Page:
Visual assessment of jaundice has long been used to gauge newborns’ risk for significant hyperbilirubinemia, but without strong evidence for the accuracy of this practice, Dr. Ron Keren of The Children’s Hospital of Philadelphia and his team note.
To investigate, the researchers had experienced nurses use the 5-point Kramer scale to rate the extent of cephalocaudal jaundice in 522 infants before discharge from the hospital. The nurses’ appraisals were paired with bilirubin measurements obtained within 8 hours of the visual assessment.
Most of the assessments were done when the infants were between 40 and 53 hours old.
Correlation between the nurses’ ratings and actual bilirubin concentration was moderate, the researchers found. Correlations were weaker for newborns less than 38 weeks gestational age (rho = 0.29) than for infants born at or beyond 38 weeks gestation (rho = 0.53).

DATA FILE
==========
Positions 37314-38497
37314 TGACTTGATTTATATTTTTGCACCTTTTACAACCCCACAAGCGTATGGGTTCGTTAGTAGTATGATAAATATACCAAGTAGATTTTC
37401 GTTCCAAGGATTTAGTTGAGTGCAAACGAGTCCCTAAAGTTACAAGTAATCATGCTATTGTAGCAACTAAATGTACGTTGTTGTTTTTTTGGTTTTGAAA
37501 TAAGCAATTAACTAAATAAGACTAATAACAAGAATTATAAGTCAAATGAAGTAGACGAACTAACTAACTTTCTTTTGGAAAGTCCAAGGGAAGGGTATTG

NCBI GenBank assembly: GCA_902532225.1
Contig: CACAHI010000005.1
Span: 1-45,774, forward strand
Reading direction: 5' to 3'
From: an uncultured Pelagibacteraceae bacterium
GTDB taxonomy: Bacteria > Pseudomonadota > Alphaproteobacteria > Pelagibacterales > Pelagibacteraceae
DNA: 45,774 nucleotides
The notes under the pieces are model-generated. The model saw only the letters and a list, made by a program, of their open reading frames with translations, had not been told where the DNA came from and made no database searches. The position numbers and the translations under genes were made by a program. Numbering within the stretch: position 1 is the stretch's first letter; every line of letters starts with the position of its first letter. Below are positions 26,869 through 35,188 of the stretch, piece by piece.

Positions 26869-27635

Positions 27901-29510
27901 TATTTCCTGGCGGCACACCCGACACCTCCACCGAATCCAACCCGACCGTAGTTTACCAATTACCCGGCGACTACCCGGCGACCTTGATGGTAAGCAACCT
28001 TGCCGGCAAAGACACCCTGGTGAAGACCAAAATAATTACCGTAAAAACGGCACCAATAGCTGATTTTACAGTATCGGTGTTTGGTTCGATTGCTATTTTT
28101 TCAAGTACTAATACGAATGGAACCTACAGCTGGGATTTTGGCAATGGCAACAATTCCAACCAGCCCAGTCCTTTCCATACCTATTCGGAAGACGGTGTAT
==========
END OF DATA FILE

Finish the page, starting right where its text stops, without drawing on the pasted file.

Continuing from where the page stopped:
Twenty infants developed bilirubin levels exceeding or within 1 mg/dL of the phototherapy threshold. According to the article, while the odds of significant hyperbilirubinemia increased by roughly 60% with each incremental increase in jaundice grade, “as a continuous predictor…jaundice grade had poor overall discriminatory power.”
In contrast, a complete absence of jaundice was 95% sensitive and 99% specific for ruling out a likelihood of serious bilirubin elevation, leading the research team to write that “infants with absolutely no jaundice have a very low risk of developing significant hyperbilirubinemia.”
Regarding the absence of jaundice, however, the authors caution that the negative predictive value might be lower in populations with a higher percentage of infants with hyperbilirubinemia.
Also, they note, none of the assessments in this study were done in infants less than 26 hours old. “Absence of jaundice in an infant discharged before 24 hours of age does not rule out the development of significant hyperbilirubinemia, and predischarge bilirubin screening is especially useful in that setting,” the investigators point out.
Finally, they conclude, “lack of visible jaundice prior to discharge does not obviate the need for the recommended early post-discharge follow-up by primary care pediatricians.”